Farkhunda, Afghanistan’s Emmett Till

farkhunda-tillIn September of 1955, mourners lined up to view the open casket of Emmitt Till, and each was horrified by what they saw. Emmitt was a twelve year-old African American boy from Chicago on a family visit to Money, Mississippi when he ran afoul of some of the local white men. The official story was that he had whistled at a white woman, raising the ire of the white men who felt compelled to defend her honor. It has always been a ludicrous suggestion, the far more likely scenario was that being from Chicago, Till was simply not sufficiently deferential to one or more of the white men, but regardless, the end result was brutality beyond imagining. The boy was taken to a barn where he was beaten to a pulp and his eyes were gouged out. He was then bound to a cotton gin with barbed wire and he was dumped into the Tallahatchie River. While horrendous crimes against African Americans were commonplace in the American South, the sheer brutality inflicted on a child drew tens of thousands of mourners. It was the decision of Till’s mother to open his casket and put her battered son’s body on display for all the world to see that is generally considered to be the beginning of the American Civil Rights movement. Six months later Rosa Parks refused to give up her bus seat to a white man.

As gruesome as Till’s fate was, it was equaled, if not exceeded, in barbarity with that of a 27 year-old Afghan woman named Farkhunda on March 19th in Kabul. She was accused of “burning the Quran” and was attacked by several men who were soon joined by a screaming mob of men that beat and kicked her and pelted her body with stones. She was then dragged bloodied out into street where she was run over, back and forth, by a truck, crushing her. Then she was set alight to burn. Unlike Till, Farkhunda’s violent end was captured on numerous videos which have brought the sheer horror and gore of the event to the eyes of millions of people around the world, spawning protests and candlelight vigils.

Like the America of the 1950’s, Afghanistan is a nation in dramatic transition. Long held hostage to the machinations of the proxy whims of others, particularly the toxic influence of Pakistan via the export of what came to be known as the Taliban. Washington, or rather the Obama Administration has finally embraced the woeful lesson of the Reagan and Bush era’s careless and neglectful behavior, which ultimately contributed, if not directed resulted in, the smoldering twin towers of the World Trade Center. The Obama Administration, and Secretary John Kerry personally are attempting much more proactive and positive posture in the development of Afghan institutions but it has not been, nor will it be, easy or quick work (and will likely be abandoned altogether by whomever is Obama’s successor). The first post-Taliban elected leader, Hamid Karzai’s primary skillset was confusing virtually everyone with his ever-shifting positions and liaisons while distributing the bounty of international aid to his friends and family. His successor, Ashraf Ghani, may prove at least a modest improvement but his decision to focus on relations with Pakistan seems a dubious one at best. The prospects of negotiations with the Pakistani Taliban seem akin to stepping in front of an oncoming train to negotiate physics.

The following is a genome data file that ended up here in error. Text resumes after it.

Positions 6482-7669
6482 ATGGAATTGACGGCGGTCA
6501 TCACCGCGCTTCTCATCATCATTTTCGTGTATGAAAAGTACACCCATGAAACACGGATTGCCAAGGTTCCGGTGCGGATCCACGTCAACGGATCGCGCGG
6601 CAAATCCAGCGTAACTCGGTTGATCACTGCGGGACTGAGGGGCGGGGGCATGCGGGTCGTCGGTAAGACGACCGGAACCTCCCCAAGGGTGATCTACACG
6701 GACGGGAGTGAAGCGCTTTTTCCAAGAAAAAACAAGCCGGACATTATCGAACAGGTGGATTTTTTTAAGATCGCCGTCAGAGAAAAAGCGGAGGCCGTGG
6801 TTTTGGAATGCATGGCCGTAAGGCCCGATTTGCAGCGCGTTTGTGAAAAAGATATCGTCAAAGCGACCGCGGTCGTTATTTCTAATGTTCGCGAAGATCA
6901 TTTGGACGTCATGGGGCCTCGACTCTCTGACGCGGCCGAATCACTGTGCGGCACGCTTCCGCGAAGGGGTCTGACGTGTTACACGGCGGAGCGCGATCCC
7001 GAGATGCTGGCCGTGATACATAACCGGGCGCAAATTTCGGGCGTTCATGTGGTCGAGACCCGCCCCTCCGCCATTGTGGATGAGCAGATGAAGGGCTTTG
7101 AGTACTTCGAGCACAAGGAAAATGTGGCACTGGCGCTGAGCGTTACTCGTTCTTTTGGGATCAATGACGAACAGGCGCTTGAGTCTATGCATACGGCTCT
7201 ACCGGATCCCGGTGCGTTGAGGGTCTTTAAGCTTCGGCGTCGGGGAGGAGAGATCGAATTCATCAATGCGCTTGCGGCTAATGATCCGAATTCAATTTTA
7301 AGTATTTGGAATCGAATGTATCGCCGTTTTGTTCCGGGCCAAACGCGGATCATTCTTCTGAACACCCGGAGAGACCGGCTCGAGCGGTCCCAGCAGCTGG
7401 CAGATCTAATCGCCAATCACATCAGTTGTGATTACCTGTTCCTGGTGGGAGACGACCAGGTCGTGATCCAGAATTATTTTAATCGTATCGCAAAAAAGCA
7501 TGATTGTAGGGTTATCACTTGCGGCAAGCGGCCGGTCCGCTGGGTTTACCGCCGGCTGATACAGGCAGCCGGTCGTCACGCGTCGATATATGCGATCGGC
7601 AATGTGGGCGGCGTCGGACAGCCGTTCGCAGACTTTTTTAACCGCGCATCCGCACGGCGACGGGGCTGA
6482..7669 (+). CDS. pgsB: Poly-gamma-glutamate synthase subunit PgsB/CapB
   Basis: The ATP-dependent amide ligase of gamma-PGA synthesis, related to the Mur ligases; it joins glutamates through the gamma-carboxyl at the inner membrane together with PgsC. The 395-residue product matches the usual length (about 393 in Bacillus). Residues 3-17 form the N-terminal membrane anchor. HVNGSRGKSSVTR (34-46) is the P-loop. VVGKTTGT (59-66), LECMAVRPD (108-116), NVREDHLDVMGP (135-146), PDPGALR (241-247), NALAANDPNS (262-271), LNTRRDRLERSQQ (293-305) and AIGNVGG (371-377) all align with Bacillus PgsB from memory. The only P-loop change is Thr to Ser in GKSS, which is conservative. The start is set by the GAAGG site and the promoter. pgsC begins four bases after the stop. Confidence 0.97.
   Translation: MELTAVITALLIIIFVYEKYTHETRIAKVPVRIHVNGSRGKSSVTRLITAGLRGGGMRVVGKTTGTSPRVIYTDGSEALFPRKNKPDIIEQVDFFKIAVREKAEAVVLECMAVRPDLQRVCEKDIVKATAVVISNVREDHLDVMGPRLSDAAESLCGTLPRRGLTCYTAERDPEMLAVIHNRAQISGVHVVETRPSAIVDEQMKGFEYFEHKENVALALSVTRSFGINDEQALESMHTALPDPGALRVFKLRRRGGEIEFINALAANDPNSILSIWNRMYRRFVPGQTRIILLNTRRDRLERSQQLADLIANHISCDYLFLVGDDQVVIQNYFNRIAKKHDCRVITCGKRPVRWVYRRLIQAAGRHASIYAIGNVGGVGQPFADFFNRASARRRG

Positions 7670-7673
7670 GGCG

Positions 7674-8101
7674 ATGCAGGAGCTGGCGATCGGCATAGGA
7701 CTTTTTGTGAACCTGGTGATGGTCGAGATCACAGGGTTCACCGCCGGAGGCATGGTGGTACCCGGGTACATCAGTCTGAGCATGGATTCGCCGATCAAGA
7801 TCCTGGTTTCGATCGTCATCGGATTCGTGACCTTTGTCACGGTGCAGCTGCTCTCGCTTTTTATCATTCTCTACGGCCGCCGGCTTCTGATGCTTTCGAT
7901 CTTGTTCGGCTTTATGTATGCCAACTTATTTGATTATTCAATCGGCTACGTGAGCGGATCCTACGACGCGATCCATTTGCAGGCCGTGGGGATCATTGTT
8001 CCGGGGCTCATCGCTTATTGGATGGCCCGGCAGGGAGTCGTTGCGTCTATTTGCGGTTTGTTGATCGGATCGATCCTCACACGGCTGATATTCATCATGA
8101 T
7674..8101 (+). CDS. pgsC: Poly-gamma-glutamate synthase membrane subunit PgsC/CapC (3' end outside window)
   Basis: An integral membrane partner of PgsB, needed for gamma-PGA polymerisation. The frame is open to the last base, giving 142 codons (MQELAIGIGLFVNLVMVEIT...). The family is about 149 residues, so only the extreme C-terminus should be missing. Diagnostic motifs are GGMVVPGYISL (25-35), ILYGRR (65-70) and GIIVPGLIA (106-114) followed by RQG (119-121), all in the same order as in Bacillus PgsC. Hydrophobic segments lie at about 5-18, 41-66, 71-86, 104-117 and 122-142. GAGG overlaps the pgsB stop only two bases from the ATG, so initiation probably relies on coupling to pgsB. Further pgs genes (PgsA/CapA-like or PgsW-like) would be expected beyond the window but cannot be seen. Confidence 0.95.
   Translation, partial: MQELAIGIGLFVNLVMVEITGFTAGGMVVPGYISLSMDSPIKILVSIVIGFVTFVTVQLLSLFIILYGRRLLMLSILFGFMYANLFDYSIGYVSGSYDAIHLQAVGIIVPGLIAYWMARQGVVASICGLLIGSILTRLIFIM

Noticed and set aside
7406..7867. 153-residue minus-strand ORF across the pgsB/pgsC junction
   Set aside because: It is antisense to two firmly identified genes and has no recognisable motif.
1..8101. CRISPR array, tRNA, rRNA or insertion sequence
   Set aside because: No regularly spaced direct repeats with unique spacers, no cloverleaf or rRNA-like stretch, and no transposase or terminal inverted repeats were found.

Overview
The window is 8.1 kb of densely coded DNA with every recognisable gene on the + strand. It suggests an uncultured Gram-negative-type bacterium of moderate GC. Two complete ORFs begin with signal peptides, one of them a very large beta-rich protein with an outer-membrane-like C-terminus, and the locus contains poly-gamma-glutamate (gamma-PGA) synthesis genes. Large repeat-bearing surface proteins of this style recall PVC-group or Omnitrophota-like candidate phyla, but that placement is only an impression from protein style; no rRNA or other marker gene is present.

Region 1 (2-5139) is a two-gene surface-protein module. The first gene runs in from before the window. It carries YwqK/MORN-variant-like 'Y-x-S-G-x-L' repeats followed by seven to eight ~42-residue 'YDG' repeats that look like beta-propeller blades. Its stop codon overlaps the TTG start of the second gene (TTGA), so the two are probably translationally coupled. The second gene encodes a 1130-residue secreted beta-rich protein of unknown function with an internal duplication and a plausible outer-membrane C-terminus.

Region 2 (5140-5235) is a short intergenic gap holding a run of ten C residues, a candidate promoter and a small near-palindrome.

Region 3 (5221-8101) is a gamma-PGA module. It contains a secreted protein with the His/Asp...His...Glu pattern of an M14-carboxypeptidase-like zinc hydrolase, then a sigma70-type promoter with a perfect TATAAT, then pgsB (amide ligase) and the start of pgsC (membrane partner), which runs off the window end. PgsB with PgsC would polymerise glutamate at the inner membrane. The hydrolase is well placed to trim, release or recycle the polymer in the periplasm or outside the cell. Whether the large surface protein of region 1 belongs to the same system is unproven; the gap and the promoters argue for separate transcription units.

But it is with the women of Afghanistan that the real change and real hope lay, which makes Farkhunda’s horrific and tortured death before the eyes of the world all the more potentially politically incendiary. Thought it may not be apparent from the outside, Afghan women have made great strides from the Taliban era where they were whipped with car antennas for not being sufficiently covered or subservient. A new generation of Afghan women artists and singers- and politicians- have come out of the shadows and are increasingly taking their place in society. Courageous schoolgirls brave the threats of acid attacks every day in order to study and learn, just as their grandmothers did in the days before the Soviet incursion began the downward spiral of the social and physical destruction that set the country back generations. Unlike other equally troubled nations like Iraq or Yemen, the strides of Afghan women, both up an down, bear testimony to the country’s long history of not only with diversity and relative gender equality, but with financial and social prosperity, a trend line that uniformly mirrors the fortunes of any society’s women.

Fannie Lou Hamer once famously described her motivation to ascend to leadership in the African American Civil Rights movement as “being sick and tired of being sick and tired.” Perhaps the soul wrenching tragedy of Farkhunda will provide the same spark Emmitt Till’s death did, and unite and engage Afghan women, who have suffered far too long and too deeply. Farkhunda’s final words, as she tried to defend herself were “What was my sin?” Hopefully, the entire Afghan nation- men and women alike- will recognize her martyrdom- a term for once used appropriately- and know that their collective sin would be inaction in the days and years ahead.

 

 

 

 

 

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